Unionists Resist Peace Centre

A thought-provoking piece on the continuing debate over a peace centre at the site Long Kesh/H-Blocks and unionist opposition to it is published on the website of The Detail. More can be read about The Detail here.

Mervyn Gibson worked to ease tension in east Belfast over the city hall's Union flag policy / Press Eye

Boris Johnson on the Hunger Strike


Boris Johnson, interviewed on BBC Radio 4’s World At One today recalled the 1981 hunger strike and at first he was frank – but then you can hear his big ‘But’ come in to correct and qualify what he was thinking.

He was asked was he always a fan of Margaret Thatcher.

“She came to power when I was pretty young. I do remember being sometimes, sometimes a bit sort of stunned. I thought the business with the IRA hunger strikers was very, very tough and I remember thinking, what would I do if I was in government at the time. This was an incredibly harsh thing, it seemed to me, to allow people to die in that way.

“But on the other hand, you could not fault her logic, you could not fault her consistency, and that point, that you shouldn’t give in to terror is a powerful one and one that is still relevant today.”

Guantanamo Hunger Strike

A hunger strike has been waged by US-held captives in Guantanamo Bay, Cuba, since February with those whose condition has deteriorated most being force-fed. Here, French journalist Sylvie Kauffmann from Le Monde compares and contrasts this hunger strike with the 1981 hunger strike in Ireland and states ‘Why Obama Cannot Ignore The Hunger Strikers Of Guantanamo Bay’.

The Hunger of Samer Issawi


Four days ago writer/activist Miko Peled from Israel went to Milltown Cemetery, Belfast, visited the grave of Bobby Sands and read the finale of Samer Issawi’s ‘Hunger Speech’ to Israelis. Miko Peled is an Israeli peace activist whose father was Mattityahu Peled, a general in the Israeli Army and a member of the Knesset. In 1997 Miko’s 13-year-old niece was killed in Jerusalem in a suicide bomb attack. In 2012 Miko Peled wrote a book, The General’s Son: Journey of an Israeli in Palestine. See also Irish Examiner feature by Dan Buckley on Miko Peled.

Thatcher Row in Paris

Boulevard Blanqui named Louis-Auguste Blanqui, one of French history’s most radical leftists, known for his conspiratorial strategies and whom even Marx and Lenin thought too extreme. He sought to implement socialism by mobilising secret armed groups to seize power and crush the bourgeoisie and spent a total of 33 years behind bars.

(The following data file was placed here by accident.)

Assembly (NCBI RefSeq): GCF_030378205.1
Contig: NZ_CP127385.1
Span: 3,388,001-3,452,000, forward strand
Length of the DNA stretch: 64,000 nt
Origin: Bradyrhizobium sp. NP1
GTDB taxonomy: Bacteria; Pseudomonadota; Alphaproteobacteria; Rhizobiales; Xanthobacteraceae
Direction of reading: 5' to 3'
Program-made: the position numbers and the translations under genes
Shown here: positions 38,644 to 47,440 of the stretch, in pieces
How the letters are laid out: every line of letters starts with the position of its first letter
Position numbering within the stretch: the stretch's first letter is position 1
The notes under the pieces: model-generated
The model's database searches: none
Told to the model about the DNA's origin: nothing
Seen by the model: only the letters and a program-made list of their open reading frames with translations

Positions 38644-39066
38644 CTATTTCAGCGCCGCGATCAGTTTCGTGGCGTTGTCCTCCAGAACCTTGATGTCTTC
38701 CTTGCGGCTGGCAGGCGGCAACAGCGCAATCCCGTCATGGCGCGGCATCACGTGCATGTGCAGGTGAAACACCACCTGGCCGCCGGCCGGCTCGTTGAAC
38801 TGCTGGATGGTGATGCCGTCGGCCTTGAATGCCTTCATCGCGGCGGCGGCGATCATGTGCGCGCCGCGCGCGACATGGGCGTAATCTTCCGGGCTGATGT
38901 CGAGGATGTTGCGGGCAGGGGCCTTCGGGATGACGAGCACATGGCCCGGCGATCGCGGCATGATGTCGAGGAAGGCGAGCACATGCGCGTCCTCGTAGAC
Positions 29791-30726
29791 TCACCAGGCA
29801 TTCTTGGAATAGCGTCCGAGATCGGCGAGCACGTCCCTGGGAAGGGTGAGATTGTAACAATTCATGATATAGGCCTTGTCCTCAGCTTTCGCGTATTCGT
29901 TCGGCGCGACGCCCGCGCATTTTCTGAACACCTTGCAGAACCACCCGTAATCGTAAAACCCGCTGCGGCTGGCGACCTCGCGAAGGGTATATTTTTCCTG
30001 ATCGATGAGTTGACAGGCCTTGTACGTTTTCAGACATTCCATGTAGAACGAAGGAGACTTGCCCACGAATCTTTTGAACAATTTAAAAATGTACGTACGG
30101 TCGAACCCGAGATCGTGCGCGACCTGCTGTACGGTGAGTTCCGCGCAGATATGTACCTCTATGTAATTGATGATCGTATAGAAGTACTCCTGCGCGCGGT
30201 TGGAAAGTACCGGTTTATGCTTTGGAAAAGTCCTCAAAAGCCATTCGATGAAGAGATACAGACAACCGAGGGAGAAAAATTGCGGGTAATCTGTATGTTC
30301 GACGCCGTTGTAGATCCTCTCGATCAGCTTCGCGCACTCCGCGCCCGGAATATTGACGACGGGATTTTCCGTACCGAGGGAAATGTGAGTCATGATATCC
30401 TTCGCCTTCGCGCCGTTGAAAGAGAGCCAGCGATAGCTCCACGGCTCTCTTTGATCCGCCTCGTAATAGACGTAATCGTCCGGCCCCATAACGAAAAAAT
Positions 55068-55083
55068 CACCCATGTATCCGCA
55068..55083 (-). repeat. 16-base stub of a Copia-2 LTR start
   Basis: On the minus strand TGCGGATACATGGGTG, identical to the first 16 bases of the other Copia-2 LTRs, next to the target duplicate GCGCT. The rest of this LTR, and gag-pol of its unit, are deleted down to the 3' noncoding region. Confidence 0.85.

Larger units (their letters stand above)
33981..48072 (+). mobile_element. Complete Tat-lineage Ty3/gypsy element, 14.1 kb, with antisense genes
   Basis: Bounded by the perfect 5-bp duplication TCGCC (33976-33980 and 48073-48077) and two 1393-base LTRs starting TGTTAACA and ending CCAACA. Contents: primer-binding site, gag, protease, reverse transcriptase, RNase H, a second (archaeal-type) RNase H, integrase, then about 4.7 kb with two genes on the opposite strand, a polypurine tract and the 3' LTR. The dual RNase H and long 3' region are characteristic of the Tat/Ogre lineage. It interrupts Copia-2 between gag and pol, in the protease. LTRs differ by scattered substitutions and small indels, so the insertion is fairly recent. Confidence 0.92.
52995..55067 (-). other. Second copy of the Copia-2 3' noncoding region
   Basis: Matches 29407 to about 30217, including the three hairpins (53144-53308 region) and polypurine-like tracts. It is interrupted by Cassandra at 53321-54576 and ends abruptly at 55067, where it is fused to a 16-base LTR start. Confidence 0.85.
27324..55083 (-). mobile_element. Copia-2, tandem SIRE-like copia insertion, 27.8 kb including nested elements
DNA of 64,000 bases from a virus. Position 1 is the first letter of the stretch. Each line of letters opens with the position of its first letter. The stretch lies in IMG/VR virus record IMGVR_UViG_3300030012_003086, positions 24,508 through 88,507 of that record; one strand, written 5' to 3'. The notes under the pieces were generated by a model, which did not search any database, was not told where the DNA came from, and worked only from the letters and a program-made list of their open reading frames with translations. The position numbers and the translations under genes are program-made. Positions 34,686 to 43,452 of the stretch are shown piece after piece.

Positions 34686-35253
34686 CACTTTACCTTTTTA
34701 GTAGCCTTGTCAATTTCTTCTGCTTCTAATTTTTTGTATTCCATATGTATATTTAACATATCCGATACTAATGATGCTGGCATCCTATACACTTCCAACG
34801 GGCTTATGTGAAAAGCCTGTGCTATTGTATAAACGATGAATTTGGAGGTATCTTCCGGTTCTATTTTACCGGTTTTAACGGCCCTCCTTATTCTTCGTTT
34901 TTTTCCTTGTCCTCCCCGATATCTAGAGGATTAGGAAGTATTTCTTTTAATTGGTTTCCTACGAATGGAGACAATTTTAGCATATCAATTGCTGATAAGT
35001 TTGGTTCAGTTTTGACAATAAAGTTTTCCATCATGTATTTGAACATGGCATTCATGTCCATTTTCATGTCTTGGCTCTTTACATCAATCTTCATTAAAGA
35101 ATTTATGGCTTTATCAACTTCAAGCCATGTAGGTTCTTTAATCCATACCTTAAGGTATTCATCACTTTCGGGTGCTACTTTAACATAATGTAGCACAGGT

Whilst a song fondly recalling Margaret Thatcher – ‘Ding Dong The Witch is Dead’ – soars up the British pop charts, an attempt by a right-wing Paris councilor to name a street after Thatcher has been denounced by a left-wing politician who says it would be more appropriate to name a street after Bobby Sands.

City Councillor Jerome Dubus of the right-wing UMP party has said that at the next council meeting he will propose naming a street or a square after Thatcher, the former war criminal, who Following the announcement of Thatcher‘s death on Monday, UMP councillor Jerome Dubus said he would submit a proposal for a street or square to be named after Thatcher, as a “a small gesture for a great lady”.

But Councillor Ian Brossat, of the Communist-backed Left Front, denounced the move and said the city would do better to honour Bobby Sands.

“Lacking any personality and a leader, the UMP is looking for its good fairy in the past, and across the Channel… The cynicism of the Parisian right knows no bounds,” Brossat said. “Jerome Dubus’s proposal is a joke…. Thatcher was the apostle of British ultra-liberalism, who left an appalling legacy for the state and the working classes.”

“It would be better to name a street after Bobby Sands whom Thatcher allowed to die of hunger with other prisoners.”

Several French cities already have a Rue Bobby Sands. Paris has made a habit of immortalising eminent figures from history through its street signs including philosophers, scientists, writers, artists and revolutionaries.

Meantime, the song ‘Ding Dong The Witch Is Dead’ (from ‘The Wizard of Oz’) was re-released in the wake of Thatcher’s death and is soaring up the British charts. It is expected to be in a top slot when the Official Chart Show airs on the BBC on Sunday. Calls for it to be banned on the grounds of taste and decency have been rejected by BBC executives,

This represents progress of a sort: in 1972 just after Bloody Sunday the BBC banned Paul McCartney’s song ‘Give Ireland Back to the Irish’ and thereafter banned many songs about British injustice including one by the Pogues, ‘Streets of Sorrow’, about the wrongful conviction of the Birmingham Six and Guildford Four.

Hunger Strike Prevalent


Much of the coverage of the death of Margaret Thatcher and her tenure as British Prime Minister has inevitably focused on her handling of the hunger strikes. Yesterday, within an hour of the announcement of her death, this website received thousands of visits with referrals from Google, Wikepedia, Facebook and Twitter, such is the association of the name Thatcher with the ill-treatment of political prisoners.

Much has also been written about the 1981 hunger strike, Thatcher and the IRA’s attempt to kill her in the Brighton Bombing in 1984. Here is a selection of some of those media features.

‘Death of Thatcher’ – Danny Morrison, Irish Examiner


‘The Brighton Bomb and Mrs Thatcher – David McKittrick

‘The Irish Education of Margaret Thatcher’- Boston Globe

‘Her Irish policy failed miserably’ – Newstalk 


‘Brass neck and iron will hardened hearts during the hunger strikes’ – Irish Independent 


‘Thatcher critics recall labor battles, Irish strife’ – Los Angeles Times



Margaret Thatcher Dies

Margaret Thatcher died today on the eve of the 32nd anniversary of Bobby Sands being elected in Fermanagh & South Tyrone with 10,000 more votes than Thatcher received in Finchley.